Census data is a treasure trove of information about American demographics. Journalists often mine its data to write about emerging social trends. But the Census is technical, and sifting through hundreds of tables with . Where do you even start?
We spoke to Joe Germuska, chief nerd at Knight Lab and the project lead for Census Reporter, a user-friendly website that lets people search Census data. It was built with journalists in mind.
Hopefully, some of the resources and concepts Germuska discusses will be useful as you do your reporting about population trends.
The types of Census data
The Census has dozens of projects, Germuska says, but the ones journalists use are the decennial census (the population count that comes out every ten years), the American Community Survey and the Current Population Survey. Each of these data sets has pros and cons.
The decennial census provides “fine-grained accuracy” in that it actually attempts to count every person in the U.S. But the limitation is that the questions asked are pretty basic, such as about age, sex, race, family relationships and housing characteristics.
The American Community Survey is what Germuska describes as the journalistic “sweet spot” because ACS data is released annually, and the survey includes information that is journalistically interesting, such as economic status and educational attainment. Plus the data drills down to the local level so journalists can observe local trends.
The Current Population Survey comes out every month to measure employment information, but it doesn’t give you much information about local trends.
Given the daunting task of sifting through all this information, Germuska and his team developed the Census Reporter. It is a website that presents the most recent ACS data in a user-friendly and searchable way.
Census Reporter lets you search for information based on a geographical subdivision (such as city, state or census tract), and lays out the broad demographic information about that place with some context.
Census Reporter also lets you compare specific datasets (or tables as they are known in the Census) between multiple geographic areas.
The Census Reporter is really good at providing an entry into the ACS, and comparing multiple areas at the same point in time.
But to track change over time, you’ll have to delve into the Census Bureau’s ACS search tool, American Factfinder.
Things to keep in mind when working with Census data
I asked Germuska about common errors he’s seen and confusion I’ve had and seen other reporters have. Here are some topics we discussed:
1. Census tract vs. neighborhood
Census tracts are the subdivided units into which cities and counties are broken down. A tract encompasses a population of 1,200 – 8,000 people. Census tracts are not the same as neighborhoods. It is often difficult to map a neighborhood onto a corresponding group of Census tracts, since Census tracts get redrawn from time to time, and neighborhoods aren’t official designations whose boundaries are fluid.
Another complication arises when you may have to split Census tracts in order to fit them into the boundary of a neighborhood. This raises another set of questions about how to most accurately split the tract.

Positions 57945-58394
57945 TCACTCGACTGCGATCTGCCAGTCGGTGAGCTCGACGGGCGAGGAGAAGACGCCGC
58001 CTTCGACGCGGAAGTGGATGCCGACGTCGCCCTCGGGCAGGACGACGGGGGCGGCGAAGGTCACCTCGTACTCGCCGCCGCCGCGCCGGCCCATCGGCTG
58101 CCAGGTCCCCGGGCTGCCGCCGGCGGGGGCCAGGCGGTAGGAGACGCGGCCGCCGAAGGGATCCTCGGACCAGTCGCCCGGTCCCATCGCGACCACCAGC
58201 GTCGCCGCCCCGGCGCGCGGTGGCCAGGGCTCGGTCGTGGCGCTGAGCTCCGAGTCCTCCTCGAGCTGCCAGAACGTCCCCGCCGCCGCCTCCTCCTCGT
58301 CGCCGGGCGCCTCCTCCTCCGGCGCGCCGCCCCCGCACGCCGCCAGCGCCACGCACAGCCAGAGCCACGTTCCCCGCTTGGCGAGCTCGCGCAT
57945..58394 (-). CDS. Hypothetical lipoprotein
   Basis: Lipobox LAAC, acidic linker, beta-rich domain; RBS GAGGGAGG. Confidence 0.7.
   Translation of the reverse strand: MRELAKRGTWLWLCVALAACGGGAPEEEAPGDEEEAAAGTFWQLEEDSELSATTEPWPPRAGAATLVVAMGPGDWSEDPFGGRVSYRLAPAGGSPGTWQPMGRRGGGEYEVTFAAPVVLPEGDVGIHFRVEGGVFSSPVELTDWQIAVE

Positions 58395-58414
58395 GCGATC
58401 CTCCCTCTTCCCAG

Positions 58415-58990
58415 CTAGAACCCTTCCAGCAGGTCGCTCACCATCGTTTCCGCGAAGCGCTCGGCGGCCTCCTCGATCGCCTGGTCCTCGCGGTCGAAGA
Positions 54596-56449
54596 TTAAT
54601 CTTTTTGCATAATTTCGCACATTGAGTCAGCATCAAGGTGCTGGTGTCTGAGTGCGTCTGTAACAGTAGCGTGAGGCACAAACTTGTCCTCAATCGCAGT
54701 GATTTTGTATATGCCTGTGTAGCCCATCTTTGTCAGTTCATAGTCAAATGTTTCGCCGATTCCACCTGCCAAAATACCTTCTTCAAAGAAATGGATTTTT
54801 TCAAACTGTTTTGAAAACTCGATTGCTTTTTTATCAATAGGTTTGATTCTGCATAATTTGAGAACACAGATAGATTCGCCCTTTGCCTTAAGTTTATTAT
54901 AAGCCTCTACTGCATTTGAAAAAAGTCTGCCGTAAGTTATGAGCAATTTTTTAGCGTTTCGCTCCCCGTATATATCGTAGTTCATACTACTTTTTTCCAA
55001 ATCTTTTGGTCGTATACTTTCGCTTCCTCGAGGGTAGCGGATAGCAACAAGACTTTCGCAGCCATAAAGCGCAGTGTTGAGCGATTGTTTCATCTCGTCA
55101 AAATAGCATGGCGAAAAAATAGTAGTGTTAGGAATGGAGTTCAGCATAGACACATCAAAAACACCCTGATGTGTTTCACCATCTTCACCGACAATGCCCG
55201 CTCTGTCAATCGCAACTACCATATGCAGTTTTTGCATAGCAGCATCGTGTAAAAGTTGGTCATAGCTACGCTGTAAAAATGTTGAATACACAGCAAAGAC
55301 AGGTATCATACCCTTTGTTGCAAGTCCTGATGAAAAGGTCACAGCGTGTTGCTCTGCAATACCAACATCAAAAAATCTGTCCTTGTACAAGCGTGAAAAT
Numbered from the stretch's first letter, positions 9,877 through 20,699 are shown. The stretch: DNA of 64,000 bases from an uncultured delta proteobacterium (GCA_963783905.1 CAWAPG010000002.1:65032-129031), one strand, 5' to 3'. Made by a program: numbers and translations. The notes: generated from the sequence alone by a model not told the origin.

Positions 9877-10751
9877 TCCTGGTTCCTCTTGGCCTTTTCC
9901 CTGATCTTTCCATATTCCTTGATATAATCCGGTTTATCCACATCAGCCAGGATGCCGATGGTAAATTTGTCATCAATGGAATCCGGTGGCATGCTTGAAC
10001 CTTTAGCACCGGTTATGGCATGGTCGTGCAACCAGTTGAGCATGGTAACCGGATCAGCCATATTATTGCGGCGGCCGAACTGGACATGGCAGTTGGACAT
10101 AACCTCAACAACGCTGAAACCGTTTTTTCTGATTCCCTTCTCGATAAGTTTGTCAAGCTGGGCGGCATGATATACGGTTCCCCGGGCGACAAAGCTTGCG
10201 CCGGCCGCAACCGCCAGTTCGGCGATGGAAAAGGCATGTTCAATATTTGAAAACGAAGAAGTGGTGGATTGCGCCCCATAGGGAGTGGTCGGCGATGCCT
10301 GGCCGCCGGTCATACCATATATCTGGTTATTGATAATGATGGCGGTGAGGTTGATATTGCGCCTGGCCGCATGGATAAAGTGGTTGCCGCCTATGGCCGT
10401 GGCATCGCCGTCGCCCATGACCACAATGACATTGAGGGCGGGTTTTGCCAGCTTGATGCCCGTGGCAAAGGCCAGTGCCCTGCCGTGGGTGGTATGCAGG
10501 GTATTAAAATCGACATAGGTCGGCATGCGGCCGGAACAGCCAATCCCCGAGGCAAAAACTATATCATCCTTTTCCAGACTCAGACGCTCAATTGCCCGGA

Germuska adds some cities — such as Seattle and Chicago — have made a list of census tracts that correspond with particular neighborhoods, but this is still rare.
Don’t try to force the data to be more exact that it is.
“One of the things we really advocate that journalists get comfortable with in writing from Census data, is to not write as though there’s more precision than is appropriate,” Germuska said.
The ACS is a survey, which means there is uncertainty built into the data — it’s an estimate. You want your writing about this information to reflect that, Germuska says. So instead of using exact numbers like 33,617, use more general terms to describe the spirit of the data, such as “more than half” or “about a third.”
The Census is highly technical, and you should familiarize yourself with the terms used, the questions that people are asked and the options people have to give as answers. This information is called the documentation, and it changes.
Knowing the documentation is important for two reasons: you avoid making presumptions and inferences about the data before you actually know what it’s measuring, and if you’re tracking change over time, it’s important to note whether — and how — the questions and answer options have changed, too.
The Census Bureau has a useful handbook for journalists that explains these concepts.
4. Treat Census data like you’d treat any source
Germuska’s rule of thumb: “The more fine-grained the question, the higher the likelihood of significant statistical error.”
That means if you have a specific question, looking at a small group of people, in a small geographical unit, the survey result could be wrong. Germuska gave the example of looking for people who identify as multiracial in Ohio. He said one tiny segment in Toledo had the highest number of multiracial people one year, and the following year, it had zero multiracial people. Germuska explains with such a small population (people who identify as multiracial) in such a small geographical unit, the estimates can vary widely, making them almost nonsensical.
“You need to bring your local knowledge,” Germuska said. “You don’t ever trust a single source. Data is a single source, and it can tell you some things, and you have to check it out by checking human sources or possibly other data. You have to run it by your sniff test wherever possible.”
This article originally appeared on Navigator, GroundTruth’s newsletter for early-career journalists. You can subscribe to Navigator here.